CIENEGA DE FLORES, Mexico -- When an American replaces the battery in a car, likely as not the old battery will be shipped to Mexico rather than trucked to a modern U.S. recycling plant.
U.S. recyclers have some of the world’s top technology for safely breaking apart batteries to smelt the lead for reuse. But U.S. recycling plants are closing down or standing idle.
Plants in Mexico are not.
Mexico has won a leg up for a reason: Its lead emissions standards are one-tenth as stringent as U.S. standards. Mexican factories can ignore strict U.S. regulations that cap harmful lead emissions onto factory floors and into the air.
The result has been an ever-increasing surge in the trade of used batteries across the border. One watchdog group estimated that in 2011, the dead batteries headed to Mexico would have filled 17,952 tractor-trailers. And the trade keeps growing, the result of a stark regulatory gap that has left Mexico at risk of becoming a “pollution haven,” according to a Montreal-based commission that investigates environmental issues under the North American Free Trade Agreement, the economic accord between the U.S., Mexico and Canada.
Most American consumers are accustomed to turning in their spent car batteries when buying new ones, pleased to take part in a successful recycling program but unaware of how it takes place.
“There’s a good chance that your battery will be recycled at a plant with far inferior pollution controls than in the U.S.,” said Perry Gottesfeld, executive director of a San Francisco-based advocacy group Occupational Knowledge International.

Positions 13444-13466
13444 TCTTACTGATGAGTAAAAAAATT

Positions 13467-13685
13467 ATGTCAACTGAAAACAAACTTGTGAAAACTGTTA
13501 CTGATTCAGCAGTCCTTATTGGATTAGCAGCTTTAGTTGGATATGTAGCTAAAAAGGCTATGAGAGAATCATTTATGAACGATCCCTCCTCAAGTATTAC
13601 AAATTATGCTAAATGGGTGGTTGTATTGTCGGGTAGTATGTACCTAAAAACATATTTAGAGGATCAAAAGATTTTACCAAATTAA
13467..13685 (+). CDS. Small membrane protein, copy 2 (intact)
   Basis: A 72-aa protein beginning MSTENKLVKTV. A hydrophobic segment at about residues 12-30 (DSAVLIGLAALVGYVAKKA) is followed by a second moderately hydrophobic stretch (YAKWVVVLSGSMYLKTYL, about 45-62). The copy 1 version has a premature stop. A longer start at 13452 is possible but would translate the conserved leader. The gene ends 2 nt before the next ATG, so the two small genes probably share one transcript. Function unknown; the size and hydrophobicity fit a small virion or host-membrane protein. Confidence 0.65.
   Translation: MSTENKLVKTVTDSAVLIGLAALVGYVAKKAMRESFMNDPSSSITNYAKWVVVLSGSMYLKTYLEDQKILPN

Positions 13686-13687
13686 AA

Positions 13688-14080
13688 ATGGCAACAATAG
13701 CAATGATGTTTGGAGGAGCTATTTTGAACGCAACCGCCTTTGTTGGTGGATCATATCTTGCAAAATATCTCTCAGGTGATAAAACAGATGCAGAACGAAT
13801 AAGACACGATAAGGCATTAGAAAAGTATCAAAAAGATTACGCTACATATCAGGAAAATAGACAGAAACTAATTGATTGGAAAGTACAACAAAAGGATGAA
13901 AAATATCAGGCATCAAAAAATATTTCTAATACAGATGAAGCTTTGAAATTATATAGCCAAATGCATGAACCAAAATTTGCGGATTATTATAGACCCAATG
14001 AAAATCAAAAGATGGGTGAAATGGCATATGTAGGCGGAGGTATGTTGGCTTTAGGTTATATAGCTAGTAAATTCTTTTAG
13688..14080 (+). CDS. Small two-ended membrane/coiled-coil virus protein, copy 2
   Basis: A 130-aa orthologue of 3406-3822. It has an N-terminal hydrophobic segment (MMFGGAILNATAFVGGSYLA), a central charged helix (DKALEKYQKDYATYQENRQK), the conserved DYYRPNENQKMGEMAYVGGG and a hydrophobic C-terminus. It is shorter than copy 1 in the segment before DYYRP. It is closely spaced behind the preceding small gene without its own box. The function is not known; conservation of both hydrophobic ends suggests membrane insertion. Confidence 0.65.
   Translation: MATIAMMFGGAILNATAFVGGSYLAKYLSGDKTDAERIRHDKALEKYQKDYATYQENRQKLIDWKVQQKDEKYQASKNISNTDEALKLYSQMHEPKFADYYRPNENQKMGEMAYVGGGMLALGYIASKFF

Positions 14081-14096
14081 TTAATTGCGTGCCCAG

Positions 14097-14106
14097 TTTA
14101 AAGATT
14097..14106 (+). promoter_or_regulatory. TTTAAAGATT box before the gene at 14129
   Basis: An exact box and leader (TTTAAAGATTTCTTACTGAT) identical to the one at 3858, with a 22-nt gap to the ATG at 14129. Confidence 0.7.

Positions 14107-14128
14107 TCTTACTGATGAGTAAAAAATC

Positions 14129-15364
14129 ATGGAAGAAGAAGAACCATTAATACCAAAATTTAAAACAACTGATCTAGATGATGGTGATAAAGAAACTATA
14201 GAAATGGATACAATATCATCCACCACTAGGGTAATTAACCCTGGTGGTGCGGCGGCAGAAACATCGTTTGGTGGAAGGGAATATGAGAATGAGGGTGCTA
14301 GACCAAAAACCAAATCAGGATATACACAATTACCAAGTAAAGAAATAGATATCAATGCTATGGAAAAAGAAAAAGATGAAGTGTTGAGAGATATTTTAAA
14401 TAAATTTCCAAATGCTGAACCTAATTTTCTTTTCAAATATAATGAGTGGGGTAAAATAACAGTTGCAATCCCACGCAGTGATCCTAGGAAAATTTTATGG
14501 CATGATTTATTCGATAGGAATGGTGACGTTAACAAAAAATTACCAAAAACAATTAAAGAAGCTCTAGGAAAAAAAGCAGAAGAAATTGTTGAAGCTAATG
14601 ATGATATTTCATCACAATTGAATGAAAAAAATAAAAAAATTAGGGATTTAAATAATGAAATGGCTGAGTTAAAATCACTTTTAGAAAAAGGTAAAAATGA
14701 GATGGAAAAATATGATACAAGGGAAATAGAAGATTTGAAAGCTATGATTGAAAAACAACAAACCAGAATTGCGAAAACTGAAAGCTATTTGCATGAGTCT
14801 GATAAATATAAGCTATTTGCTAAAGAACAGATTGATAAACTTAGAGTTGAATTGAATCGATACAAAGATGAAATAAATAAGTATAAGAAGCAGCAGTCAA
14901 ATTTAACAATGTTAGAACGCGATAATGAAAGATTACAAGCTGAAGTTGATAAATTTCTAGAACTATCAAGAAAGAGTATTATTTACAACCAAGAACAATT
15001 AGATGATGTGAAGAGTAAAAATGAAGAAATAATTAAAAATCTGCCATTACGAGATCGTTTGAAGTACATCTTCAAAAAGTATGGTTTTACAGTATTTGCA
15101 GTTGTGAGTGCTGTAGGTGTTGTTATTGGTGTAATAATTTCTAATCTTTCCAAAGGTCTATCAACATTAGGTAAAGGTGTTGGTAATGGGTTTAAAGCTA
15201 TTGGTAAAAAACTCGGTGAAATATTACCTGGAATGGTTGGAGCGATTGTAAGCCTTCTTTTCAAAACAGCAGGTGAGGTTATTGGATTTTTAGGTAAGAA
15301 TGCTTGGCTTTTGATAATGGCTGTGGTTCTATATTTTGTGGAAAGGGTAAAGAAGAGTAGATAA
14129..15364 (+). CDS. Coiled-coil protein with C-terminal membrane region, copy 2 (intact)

Canada’s standards are also lower than in the United States, but not nearly as lax as those of Mexico.
“Raising the bar is what it’s all about,” said Irasema Coronado, the executive director of the Commission for Environmental Cooperation, the trilateral NAFTA board, adding that she hopes the three nations “are able to harmonize how they are going to deal with these batteries.”
“I do reiterate that all of us who own a car in North America own this problem,” she said.
Lead acid batteries are an ever-present – if partially hidden – fact of modern life. The rechargeable batteries not only help drivers start cars, trucks and golf carts, they have many other uses. Tens of thousands of U.S. cellular phone towers and computer server farms maintain banks of lead acid batteries for backup power in the event of an emergency. Even submarines use the batteries.
Once their useful life ends, the spent batteries are considered hazardous waste and must be recycled. The lead inside can be recycled indefinitely.
Scientists now say that exposure to lead – even in minute quantities – can lead to cardiovascular disease, kidney damage and neurological disorders. Ten months ago, the Atlanta-based Centers for Disease Control and Prevention determined that “there is no safe level of lead.”
The NAFTA environmental cooperation commission issued a draft report in November citing a dramatic increase in exports of spent lead-acid batteries, or SLABS, to Mexico over the past decade.
“According to our estimates, between 2004 and 2011, the U.S. exports of SLABs to Mexico increased by anywhere from 449 percent to 525 percent,” Coronado said.
It’s not just environmentalists worried about the issue. U.S. smelters and recycling firms that don’t have operations in Mexico also are demanding that the environmental bar be raised for companies in Mexico and, to a lesser extent, Canada.